Electric vehicle range could increase by five per cent following a project at Ricardo to optimise in-car thermal and energy management systems.
Partnering with Jaguar Land Rover and using a Jaguar I-PACE as a demonstrator vehicle, Ricardo said its engineers will look holistically at whole vehicle thermal management system and use digital modelling techniques to optimise thermal and control systems.
The research will optimise energy consumption and driver/passenger comfort, with the aim of increasing electric vehicle range by five per cent while reducing overall cost by 10 per cent. The project has been funded by the Office for Zero Emissions Vehicles (OZEV) in partnership with Innovate UK.
In a statement, Teri Hawksworth, president, Ricardo Automotive and Industrial EMEA said: “The UK government has committed to banning the sale of new petrol and diesel cars by 2030. There is a real need for innovative technology solutions which will drive cost out of electrification and enhance electric vehicle performance, efficiency, safety and cost, to encourage consumer take-up.
“Leveraging Ricardo’s proven track record in electrification engineering and green mobility solutions, we are very pleased to have received the funding, which will enable us to support the mass adoption of electrification by making it more affordable and help the UK reach its ambitious net zero goals.”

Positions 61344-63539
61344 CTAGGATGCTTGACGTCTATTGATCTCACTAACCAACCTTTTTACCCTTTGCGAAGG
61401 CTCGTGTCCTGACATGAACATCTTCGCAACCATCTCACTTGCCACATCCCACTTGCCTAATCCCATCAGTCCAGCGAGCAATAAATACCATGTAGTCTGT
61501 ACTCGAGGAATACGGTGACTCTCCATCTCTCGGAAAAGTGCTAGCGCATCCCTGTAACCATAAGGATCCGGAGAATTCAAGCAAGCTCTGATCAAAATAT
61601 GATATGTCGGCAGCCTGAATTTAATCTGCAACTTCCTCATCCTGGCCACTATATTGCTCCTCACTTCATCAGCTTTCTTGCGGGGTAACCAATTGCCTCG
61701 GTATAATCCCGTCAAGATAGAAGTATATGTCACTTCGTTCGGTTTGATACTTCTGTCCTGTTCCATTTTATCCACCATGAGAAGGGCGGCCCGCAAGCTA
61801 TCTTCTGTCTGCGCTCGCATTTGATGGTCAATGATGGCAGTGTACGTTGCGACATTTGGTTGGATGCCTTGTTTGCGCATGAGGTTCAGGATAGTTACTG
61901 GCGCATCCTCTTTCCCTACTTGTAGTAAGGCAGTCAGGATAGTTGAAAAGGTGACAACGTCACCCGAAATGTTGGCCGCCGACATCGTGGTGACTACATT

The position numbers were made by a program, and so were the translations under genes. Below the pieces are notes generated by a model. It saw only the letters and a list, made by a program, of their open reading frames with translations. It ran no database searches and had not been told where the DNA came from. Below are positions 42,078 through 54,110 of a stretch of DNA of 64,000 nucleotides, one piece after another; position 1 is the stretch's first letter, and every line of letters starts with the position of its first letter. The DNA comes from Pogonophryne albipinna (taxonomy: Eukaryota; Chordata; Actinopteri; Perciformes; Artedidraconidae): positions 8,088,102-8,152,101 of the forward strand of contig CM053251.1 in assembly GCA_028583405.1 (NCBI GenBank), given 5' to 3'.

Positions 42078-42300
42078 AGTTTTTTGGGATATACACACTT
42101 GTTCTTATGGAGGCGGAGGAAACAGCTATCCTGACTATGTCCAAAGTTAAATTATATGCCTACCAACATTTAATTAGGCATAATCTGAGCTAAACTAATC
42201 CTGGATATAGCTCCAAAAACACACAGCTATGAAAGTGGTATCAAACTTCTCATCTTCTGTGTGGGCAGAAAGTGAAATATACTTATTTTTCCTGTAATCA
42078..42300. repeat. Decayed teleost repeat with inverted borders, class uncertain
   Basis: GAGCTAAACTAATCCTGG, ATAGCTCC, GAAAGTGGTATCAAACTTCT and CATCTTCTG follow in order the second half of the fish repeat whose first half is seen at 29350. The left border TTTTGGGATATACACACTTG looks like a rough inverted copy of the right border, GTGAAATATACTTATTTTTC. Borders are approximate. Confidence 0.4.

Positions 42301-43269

Currently, when drivers turn up the heat in their car in winter or use air conditioning in the summer, electrical energy consumption increases, reducing the range of an electric vehicle by almost one third. To reduce thermal system energy consumption, individual technologies have been proposed, but they do not account for the rest of the vehicle systems to take advantage of them.
Now, a team at Ricardo will take a system level methodology and apply advanced control approaches which automatically establish the best way of integrating new components and thermal system architectures into electric vehicles.
Additionally, the project will seek to improve range by reducing energy consumption, product development time and costs through a predictive thermal management system using an electronic horizon. Ricardo added it will also optimise driver/passenger comfort using a ‘comfort controller’, an approach to the in-car passenger experience that regulates heat sources to achieve a comfort level instead of a specified temperature.